I'm trying to solve this particular equation

$\frac{\partial u}{\partial t} = \frac{\partial}{\partial x} \big[D_{i}(x)\frac{\partial u}{\partial x} \big] + S(x,t)$

where the $i$ index denotes different layers. Let's say that $ i \in \{1,2,3\}$.

The interface conditions are:

$-D_1(x)\frac{\partial u}{\partial x}\bigg|_{x=x_1^-} = -D_2(x)\frac{\partial u}{\partial x}\bigg|_{x=x_1^+}$

$-D_2(x)\frac{\partial u}{\partial x}\bigg|_{x=x_2^-} = -D_3(x)\frac{\partial u}{\partial x}\bigg|_{x=x_2^+}$

and at the boundaries:

$\frac{\partial u}{\partial x}\bigg|_{x=0}=0$

$\frac{\partial u}{\partial x}\bigg|_{x=L}=0$

with initial conditions: $u(x,t_0) = u_0$

where $[0;L]$ denotes the spatial domain over which I want to solve my problem. Every single layer has its own length, let's define with $L_1,L_2$ and $L_3$ and $L = \sum_i L_i$.

I'm using the MOL approach in order to obtain a continous time-discrete space formulation.

Moreover let's assume that the source term $S(x,t)$ is not zero within the layers 1 and 3, but it's null within the second layer.

My current workflow has been:

1 - Divide every signel layer into $N_i$ points with the FDM method

2 - Treat the interfaces points as "common" points; therefore the total number of discretized points will be $N_1+N_2+N_3-2$

3 - At the interfaces points ($N_1$ and $N_1+N_2-1$) enforce the interface BCs. In $N_1$ I am treating that point as part of the layer 1, while in $N_1+N_2-1$ I'm treating that point as part of the layer 2 (is that correct?)

4 - At the end points I'm enforcing the null-flux conditions.

I am able to solve the equation, but I'm experiencing an increase of the overall mass in the system. As far as I know this is a common problem when dealing with conservation of mass problems and FDM; theoretically I could adopt the FVM method in order to avoid this behaviour, but I was courious to understand if I was doing right in this way or wrong. Understand if it was up to the numerical approach or up to some kind of mine bug.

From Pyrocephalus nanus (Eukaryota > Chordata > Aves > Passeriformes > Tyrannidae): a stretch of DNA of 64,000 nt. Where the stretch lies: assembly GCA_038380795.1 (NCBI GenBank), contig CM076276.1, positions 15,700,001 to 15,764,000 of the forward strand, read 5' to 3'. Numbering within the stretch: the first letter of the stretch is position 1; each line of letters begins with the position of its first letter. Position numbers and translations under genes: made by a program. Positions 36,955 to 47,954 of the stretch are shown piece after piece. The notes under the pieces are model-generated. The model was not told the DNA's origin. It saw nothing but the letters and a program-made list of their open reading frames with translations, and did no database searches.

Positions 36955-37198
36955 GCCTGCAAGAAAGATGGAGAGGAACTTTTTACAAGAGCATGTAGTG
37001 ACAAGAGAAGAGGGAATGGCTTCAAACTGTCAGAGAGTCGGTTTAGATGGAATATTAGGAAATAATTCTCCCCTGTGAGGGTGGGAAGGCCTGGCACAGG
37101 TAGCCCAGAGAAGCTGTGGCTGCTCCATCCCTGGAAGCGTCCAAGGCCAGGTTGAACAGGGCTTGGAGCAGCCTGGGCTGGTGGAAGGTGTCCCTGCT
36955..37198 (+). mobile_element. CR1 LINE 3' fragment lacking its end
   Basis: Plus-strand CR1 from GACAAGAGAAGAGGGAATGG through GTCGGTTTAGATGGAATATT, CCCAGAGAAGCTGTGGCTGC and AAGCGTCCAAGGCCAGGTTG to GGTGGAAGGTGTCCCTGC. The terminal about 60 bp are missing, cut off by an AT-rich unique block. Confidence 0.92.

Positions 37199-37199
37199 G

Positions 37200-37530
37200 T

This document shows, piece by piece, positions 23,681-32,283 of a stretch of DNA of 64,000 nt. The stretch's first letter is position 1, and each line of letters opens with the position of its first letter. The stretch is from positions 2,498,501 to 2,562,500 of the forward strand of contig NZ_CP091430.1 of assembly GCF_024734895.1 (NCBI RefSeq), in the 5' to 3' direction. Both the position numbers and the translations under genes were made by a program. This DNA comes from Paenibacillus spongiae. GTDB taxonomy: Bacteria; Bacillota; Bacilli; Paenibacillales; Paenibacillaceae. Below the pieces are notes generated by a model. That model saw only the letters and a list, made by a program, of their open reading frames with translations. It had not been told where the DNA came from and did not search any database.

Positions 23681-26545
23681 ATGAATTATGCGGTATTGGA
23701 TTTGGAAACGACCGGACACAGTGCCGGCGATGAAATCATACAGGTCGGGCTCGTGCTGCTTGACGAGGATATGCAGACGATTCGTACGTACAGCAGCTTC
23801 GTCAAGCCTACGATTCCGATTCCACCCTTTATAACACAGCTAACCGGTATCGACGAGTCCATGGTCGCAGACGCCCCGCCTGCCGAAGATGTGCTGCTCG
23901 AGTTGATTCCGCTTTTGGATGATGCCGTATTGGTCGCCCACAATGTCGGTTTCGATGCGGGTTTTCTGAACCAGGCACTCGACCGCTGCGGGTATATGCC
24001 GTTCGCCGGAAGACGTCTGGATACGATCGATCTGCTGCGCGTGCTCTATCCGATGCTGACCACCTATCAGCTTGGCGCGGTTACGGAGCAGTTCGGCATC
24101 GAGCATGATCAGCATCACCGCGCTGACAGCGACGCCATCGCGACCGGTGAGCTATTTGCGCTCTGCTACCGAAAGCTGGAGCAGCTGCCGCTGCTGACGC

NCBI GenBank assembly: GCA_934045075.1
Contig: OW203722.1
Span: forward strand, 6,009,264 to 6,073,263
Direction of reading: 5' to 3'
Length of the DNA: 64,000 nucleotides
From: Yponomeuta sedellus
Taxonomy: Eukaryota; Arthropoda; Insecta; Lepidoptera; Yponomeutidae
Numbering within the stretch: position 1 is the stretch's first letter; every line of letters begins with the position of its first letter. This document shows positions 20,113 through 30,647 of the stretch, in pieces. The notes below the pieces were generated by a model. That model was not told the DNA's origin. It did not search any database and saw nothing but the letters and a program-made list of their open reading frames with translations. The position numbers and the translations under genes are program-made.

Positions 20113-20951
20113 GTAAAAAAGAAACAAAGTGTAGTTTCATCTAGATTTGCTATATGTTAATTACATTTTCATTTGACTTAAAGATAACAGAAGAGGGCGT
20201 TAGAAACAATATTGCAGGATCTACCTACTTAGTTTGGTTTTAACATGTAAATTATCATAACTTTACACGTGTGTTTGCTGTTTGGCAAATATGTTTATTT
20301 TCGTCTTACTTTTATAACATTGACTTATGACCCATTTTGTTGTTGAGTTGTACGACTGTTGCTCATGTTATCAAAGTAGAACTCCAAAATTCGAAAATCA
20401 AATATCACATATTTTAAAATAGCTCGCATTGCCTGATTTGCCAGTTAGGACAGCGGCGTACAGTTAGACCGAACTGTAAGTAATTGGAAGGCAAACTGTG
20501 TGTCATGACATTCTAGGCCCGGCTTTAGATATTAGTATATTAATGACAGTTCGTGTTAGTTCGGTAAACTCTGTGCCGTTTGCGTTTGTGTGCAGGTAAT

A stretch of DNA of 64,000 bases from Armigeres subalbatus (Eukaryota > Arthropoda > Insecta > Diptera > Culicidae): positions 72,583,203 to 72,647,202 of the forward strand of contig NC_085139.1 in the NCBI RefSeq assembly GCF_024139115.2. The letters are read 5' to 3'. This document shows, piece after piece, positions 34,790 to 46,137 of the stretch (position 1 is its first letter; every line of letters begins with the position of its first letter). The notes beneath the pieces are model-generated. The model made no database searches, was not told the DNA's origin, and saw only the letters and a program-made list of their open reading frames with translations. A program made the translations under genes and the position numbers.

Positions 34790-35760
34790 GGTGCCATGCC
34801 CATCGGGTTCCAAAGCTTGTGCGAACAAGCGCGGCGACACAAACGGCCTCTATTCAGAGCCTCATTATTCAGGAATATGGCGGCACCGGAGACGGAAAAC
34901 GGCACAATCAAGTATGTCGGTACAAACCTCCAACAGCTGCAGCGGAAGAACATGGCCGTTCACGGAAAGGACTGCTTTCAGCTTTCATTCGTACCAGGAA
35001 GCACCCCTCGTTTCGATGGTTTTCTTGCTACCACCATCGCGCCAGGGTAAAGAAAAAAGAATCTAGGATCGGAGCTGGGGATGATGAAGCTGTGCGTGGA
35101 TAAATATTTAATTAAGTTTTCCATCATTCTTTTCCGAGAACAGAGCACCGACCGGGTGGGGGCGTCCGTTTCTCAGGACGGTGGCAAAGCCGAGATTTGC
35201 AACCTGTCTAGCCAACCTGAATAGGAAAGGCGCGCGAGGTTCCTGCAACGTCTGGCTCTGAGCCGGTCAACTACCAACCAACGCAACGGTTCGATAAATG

Moreover: the term $S(x,t)$ I'm assuming to be non-zero in $[1;N_1]$ and $[N_1+N_2;N_1+N_2+N_3-2]$


  • 1
    $\begingroup$ You can always evaluate your solution at the boundary / interfaces and check your conditions if they hold. And of course check the dgl itself with the solution. $\endgroup$ – Bort Mar 19 '15 at 13:27
  • $\begingroup$ Hi, thanks for your reply! How can I check a posteriori the boundary/interface conditions? I'm using the built-in solvers like ode15i/s to solve these equations and therefore I was implementing everything in the fnction specs. Is there a way to separate the domains and check the conditions as you mentioned or do I have to define a "custom" sover for this? Moreover: is that important to consider the interface points as parto only of one domain? $\endgroup$ – FancyPants Mar 29 '15 at 13:04
  • $\begingroup$ Use the method of manufactured solutions to do code verification, you'll find the bugs if there are any. $\endgroup$ – chris Mar 31 '15 at 6:54
  • $\begingroup$ As mentioned in other works I'm just enforcing the boundary interface conditions using different discretization scheme. Let's say that I'm using some backward scheme once I am in the j-th point (looking from the left domain) and I use a forward approximation in the same point but now as if I was in the right domain. Summing the two equations leads to obtain a single equation for that point. I'm not sure that it is correct . $\endgroup$ – FancyPants Mar 31 '15 at 9:39

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